The Apostles' Creed

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I believe in God, the Father almighty, creator of heaven and earth.

I believe in Jesus Christ, his only Son, our Lord, who was conceived by the Holy Spirit, born of the virgin Mary, suffered under Pontius Pilate, was crucified, died, and was buried; he descended to the dead. On the third day he rose again; he ascended into heaven, he is seated at the right hand of the Father, and he will come to judge the living and the dead.

I believe in the Holy Spirit, the holy catholic Church, the communion of saints, the forgiveness of sins, the resurrection of the body, and the life everlasting.


See other forms at CRTA, CCEL, Wikipedia.

Written by Scott Moonen

November 5, 2006 at 1:51 pm

The ideal woman

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“I think [Ruth] is a picture of the ideal woman in the Old Testament. Four things characterize the ideal woman. Faith in God that goes beyond and sees beyond the present bitter experiences with God. Freedom, secondly, from securities and comforts of home and family and this life. Third, courage to venture into the unknown and into the strange. And fourth, radical commitment in the relationships that God has appointed.” — John Piper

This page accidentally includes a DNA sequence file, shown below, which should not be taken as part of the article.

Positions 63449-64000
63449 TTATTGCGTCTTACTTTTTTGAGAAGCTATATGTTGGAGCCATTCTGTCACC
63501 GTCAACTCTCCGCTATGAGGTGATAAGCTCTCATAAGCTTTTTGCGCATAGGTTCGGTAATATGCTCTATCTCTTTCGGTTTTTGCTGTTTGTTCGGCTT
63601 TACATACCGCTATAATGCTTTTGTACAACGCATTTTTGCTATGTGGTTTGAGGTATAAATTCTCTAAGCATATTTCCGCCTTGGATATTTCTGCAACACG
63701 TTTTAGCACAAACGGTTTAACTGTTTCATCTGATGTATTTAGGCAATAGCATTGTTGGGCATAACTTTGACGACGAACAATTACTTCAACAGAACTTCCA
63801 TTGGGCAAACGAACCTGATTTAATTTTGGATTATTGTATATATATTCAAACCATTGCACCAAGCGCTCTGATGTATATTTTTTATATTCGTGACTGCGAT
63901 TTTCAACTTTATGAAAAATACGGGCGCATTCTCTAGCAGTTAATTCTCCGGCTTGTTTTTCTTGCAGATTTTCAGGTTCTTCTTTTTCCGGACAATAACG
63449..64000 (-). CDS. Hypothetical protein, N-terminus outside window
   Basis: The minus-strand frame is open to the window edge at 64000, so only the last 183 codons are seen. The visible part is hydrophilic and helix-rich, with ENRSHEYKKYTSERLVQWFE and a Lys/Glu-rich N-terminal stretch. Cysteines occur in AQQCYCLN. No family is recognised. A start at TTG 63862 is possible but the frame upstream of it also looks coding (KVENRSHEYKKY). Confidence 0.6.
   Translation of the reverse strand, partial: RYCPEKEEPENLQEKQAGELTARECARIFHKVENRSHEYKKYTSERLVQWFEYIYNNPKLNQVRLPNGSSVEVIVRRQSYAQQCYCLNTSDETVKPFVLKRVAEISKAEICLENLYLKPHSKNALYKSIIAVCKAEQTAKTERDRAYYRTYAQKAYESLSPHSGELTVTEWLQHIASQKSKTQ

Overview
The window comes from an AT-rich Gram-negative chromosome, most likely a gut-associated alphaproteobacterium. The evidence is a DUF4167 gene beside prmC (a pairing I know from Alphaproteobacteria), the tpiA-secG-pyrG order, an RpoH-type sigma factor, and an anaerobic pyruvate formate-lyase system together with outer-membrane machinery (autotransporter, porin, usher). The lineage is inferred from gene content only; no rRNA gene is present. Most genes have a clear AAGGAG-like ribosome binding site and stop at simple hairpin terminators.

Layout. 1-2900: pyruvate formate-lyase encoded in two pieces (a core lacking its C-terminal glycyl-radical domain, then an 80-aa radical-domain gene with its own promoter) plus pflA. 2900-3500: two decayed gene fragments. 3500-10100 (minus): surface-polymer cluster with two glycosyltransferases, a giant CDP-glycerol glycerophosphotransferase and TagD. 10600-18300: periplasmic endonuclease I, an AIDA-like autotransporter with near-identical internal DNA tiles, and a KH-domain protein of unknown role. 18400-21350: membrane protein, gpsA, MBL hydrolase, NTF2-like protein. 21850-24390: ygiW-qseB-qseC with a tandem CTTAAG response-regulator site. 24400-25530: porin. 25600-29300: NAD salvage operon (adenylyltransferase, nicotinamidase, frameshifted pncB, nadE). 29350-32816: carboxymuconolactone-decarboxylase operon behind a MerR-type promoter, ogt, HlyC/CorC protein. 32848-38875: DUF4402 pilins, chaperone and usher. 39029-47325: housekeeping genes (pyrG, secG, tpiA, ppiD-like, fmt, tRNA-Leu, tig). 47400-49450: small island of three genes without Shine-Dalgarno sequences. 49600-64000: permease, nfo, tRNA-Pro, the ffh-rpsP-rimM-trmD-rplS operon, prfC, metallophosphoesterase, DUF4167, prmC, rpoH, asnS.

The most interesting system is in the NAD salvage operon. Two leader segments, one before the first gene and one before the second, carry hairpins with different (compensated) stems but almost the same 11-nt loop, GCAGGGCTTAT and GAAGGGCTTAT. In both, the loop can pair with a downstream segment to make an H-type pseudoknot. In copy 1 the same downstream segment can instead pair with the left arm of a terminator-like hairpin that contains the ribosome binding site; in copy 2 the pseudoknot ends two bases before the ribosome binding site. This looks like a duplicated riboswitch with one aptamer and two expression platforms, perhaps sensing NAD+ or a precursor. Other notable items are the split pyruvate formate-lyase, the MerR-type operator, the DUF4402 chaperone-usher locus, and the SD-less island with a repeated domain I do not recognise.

Written by Scott Moonen

November 2, 2006 at 8:02 pm

Posted in Quotations

God moves in a mysterious way

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God moves in a mysterious way
His wonders to perform;
He plants His footsteps in the sea
And rides upon the storm.

Deep in unfathomable mines
Of never failing skill
He treasures up His bright designs
And works His sovereign will.

Ye fearful saints, fresh courage take;
The clouds ye so much dread
Are big with mercy and shall break
In blessings on your head.

Judge not the Lord by feeble sense,
But trust Him for His grace;
Behind a frowning providence
He hides a smiling face.

His purposes will ripen fast,
Unfolding every hour;
The bud may have a bitter taste,
But sweet will be the flower.

Blind unbelief is sure to err
And scan His work in vain;
God is His own interpreter,
And He will make it plain.

— William Cowper

This great poem also serves as a hymn; see the music at the Cyber Hymnal.

Written by Scott Moonen

November 1, 2006 at 7:03 am

Posted in Hymns, Poetry